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Needs of homeless non-EU citizens must be addressed

By Ann Marie Foley - 03 April, 2019

One in five of the families presenting as newly homeless last year were non-EU citizens. That is according to the Dublin Region Homeless Executive (DRHE), which presented its *draft Homeless Action Plan Framework for Dublin 2019–2022 to Dublin City Council on Monday (1 April 2019), highlighting that it needed State guidance on what these families are entitled to and how to support them.

The DRHE stated that 21 per cent of the new families presenting as homeless last year were non-EU citizens, while 67 per cent were Irish and 12 per cent were from other EU countries.

This is an issue that the Immigrant Council of Ireland (ICI) has already highlighted, stating that greater attention must be paid to the needs of non-EU migrants, “including addressing structural inequality, improving data collection and proactive efforts to overcome challenges they face”.

The draft Homeless Action Plan Framework for Dublin 2019–2022 stated that non-EU families present a “significant challenge”, as some are here illegally or awaiting residency status, and there is a lack of clarity over their entitlement to housing and support services.

“This presents a different challenge to the DRHE in terms of policies and service responses,” states the plan, which also cautions about Brexit. “The evidence is that this category of need is growing. The Brexit resolution may impact here as well in the coming period.”

The report called for a new policy and protocol to be drawn up between State agencies so that the needs of this group can be addressed.

Commenting on the DRHE plan, ICI stated that “It is so important to be careful with language – just because a family is non-EU does not mean they don’t have legal status or housing rights. Everyone has a right to shelter.”

ICI also stated that it wrote to Minister Murphy back in November 2017, asking his department to publish ethnicity and nationality data to ensure the State is developing responsive, appropriate services for all homeless people in Ireland, whatever their nationality. “This has not happened – and today’s report shows how desperately it is needed,” stated ICI.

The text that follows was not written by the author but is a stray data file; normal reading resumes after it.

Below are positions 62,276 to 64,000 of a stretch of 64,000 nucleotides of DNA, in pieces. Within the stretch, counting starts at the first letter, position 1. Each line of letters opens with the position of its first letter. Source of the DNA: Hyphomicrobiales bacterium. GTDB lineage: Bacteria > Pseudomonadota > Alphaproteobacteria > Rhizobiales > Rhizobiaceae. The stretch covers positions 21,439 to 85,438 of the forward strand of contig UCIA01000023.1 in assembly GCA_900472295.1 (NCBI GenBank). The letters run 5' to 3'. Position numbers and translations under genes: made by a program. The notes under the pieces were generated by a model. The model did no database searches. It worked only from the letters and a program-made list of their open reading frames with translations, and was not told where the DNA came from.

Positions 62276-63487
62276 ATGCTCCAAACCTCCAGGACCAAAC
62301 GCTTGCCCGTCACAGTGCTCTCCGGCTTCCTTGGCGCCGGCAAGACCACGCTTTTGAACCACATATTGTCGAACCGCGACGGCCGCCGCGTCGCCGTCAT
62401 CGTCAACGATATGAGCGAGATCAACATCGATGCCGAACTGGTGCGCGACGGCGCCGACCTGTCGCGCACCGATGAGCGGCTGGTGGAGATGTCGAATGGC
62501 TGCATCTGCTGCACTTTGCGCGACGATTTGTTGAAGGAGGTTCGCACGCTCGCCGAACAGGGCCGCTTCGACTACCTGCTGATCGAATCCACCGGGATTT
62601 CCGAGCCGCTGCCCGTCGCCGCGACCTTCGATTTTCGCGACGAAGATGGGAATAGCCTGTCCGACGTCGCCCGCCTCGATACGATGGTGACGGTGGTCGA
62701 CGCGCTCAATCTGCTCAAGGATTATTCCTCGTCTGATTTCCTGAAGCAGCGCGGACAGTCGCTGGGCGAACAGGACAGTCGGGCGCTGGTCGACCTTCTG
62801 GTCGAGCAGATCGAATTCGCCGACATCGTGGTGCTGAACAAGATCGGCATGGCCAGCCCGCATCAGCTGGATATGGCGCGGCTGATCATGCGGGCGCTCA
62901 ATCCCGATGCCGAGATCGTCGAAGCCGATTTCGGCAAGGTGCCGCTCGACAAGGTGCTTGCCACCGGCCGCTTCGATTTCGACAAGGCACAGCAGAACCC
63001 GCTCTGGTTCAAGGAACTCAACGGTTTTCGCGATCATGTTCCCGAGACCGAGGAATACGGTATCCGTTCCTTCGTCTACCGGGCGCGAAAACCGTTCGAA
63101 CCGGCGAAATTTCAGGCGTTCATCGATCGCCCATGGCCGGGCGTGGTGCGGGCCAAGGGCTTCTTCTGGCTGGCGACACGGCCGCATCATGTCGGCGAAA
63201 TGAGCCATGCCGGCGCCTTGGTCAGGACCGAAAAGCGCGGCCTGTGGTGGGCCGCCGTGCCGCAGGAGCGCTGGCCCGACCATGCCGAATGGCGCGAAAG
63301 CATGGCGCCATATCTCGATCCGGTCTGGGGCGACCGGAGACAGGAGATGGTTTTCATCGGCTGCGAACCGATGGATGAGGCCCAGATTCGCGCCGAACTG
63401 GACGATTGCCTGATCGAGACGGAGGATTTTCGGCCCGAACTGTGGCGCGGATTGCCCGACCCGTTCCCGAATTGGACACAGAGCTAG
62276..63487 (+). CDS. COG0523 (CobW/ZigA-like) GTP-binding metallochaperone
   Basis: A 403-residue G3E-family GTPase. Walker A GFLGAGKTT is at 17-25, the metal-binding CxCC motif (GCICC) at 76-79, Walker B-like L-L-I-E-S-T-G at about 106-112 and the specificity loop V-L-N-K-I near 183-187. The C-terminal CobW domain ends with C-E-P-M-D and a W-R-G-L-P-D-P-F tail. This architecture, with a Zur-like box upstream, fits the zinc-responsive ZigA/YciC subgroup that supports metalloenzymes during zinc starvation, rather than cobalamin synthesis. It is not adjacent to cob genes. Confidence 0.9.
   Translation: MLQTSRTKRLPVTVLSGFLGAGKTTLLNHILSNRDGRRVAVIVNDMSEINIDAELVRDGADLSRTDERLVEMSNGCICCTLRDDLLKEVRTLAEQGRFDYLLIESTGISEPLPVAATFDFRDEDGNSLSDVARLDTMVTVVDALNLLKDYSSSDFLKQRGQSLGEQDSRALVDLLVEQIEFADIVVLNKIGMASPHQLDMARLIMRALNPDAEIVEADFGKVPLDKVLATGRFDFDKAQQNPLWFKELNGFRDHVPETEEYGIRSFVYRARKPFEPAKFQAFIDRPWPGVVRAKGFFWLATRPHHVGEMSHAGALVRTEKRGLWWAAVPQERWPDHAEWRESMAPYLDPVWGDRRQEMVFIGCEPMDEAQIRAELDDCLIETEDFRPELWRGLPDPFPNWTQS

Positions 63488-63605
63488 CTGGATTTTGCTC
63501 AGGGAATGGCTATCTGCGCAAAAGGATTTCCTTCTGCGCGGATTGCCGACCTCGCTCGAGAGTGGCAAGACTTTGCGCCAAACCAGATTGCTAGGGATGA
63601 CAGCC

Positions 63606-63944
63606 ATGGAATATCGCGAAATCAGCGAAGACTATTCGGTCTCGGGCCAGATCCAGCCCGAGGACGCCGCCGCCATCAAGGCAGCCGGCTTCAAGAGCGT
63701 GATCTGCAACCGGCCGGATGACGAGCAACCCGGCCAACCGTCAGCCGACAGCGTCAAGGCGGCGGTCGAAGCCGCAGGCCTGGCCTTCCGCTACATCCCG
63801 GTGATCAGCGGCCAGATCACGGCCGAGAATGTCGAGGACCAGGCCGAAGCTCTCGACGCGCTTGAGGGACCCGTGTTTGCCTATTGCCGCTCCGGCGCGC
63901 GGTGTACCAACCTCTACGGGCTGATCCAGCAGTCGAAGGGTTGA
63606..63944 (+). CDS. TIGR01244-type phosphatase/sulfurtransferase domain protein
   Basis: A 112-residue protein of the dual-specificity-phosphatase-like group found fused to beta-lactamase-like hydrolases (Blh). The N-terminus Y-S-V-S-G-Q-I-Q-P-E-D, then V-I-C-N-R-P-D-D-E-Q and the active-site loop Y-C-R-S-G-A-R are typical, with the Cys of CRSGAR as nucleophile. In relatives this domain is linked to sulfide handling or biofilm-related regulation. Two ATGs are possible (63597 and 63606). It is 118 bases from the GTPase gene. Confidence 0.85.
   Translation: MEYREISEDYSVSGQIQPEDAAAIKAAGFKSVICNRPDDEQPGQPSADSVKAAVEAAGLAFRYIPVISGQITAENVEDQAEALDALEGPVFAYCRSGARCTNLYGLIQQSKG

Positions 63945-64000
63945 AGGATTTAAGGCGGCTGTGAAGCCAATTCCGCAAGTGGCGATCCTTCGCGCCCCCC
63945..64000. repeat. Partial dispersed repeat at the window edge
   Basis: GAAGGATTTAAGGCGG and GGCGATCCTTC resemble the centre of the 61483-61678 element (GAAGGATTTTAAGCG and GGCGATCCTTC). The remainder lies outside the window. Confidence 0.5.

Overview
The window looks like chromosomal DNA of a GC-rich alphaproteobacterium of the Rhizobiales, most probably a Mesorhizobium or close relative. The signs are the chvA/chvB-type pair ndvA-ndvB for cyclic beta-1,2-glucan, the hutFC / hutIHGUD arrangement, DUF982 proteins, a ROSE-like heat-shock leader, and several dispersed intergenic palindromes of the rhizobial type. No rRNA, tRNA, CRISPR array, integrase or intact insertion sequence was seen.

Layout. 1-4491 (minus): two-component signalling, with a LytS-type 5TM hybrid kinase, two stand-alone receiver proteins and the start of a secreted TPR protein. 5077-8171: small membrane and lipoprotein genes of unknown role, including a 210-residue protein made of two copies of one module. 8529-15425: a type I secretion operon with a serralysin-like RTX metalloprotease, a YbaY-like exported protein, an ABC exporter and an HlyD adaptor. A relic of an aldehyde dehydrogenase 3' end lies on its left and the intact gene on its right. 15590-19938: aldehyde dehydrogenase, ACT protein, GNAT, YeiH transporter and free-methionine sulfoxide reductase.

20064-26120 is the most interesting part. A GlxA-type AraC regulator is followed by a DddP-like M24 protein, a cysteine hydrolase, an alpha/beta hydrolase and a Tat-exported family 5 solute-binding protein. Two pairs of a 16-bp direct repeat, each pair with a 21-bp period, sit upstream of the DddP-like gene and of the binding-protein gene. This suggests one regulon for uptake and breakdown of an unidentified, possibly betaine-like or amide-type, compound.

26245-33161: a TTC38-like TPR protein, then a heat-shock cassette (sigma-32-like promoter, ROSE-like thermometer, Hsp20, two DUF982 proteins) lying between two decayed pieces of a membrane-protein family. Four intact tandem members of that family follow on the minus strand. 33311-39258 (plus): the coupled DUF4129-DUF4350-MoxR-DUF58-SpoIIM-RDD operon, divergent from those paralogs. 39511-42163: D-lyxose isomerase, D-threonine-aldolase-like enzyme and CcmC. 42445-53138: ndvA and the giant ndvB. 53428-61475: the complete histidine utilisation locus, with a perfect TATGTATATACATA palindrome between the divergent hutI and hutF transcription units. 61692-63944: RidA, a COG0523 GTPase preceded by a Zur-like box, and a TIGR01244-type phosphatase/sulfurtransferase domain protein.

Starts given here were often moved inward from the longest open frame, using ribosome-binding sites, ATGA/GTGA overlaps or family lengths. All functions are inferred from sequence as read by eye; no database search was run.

The DRHE plan also highlighted that there is an emerging homeless population of people under the age of 40. While families have been seen as the major need, some 54 per cent of homeless people in the Dublin region are single and without children. This is a “major challenge”, as there is a limited supply of one-bed units of accommodation.

The plan stated that during 2018 on average each month 92 new families presented as homeless. Twenty-two family hubs have been developed in 2017/2018. Funding provided to the DRHE and the voluntary sector was at €142 million for 2018 compared with €66 million in 2016.

The DRHE stated that rising rent and sale of properties continue to cause homelessness. The lack of a significant increase in housing supplies until 2020, when some housing projects will be completed, means that the scale of homelessness in the Dublin region will continue to grow over the next period and will only reduce when the supply of accommodation has increased significantly.

The DRHE works on behalf of the four Dublin local authorities as the lead agency with responsibility for responding to homelessness across the Dublin region.

Separately last week the total number of people homeless and living in emergency accommodation in Ireland increased to over 10,000 for the first time ever, giving rise to calls for more urgent and effective action from the Irish government and in particular from housing Minister Murphy and his department.

*Homeless Action Plan Framework for Dublin 2019–2022 is a draft and subject to change following consultation before ratification/adoption of the report.

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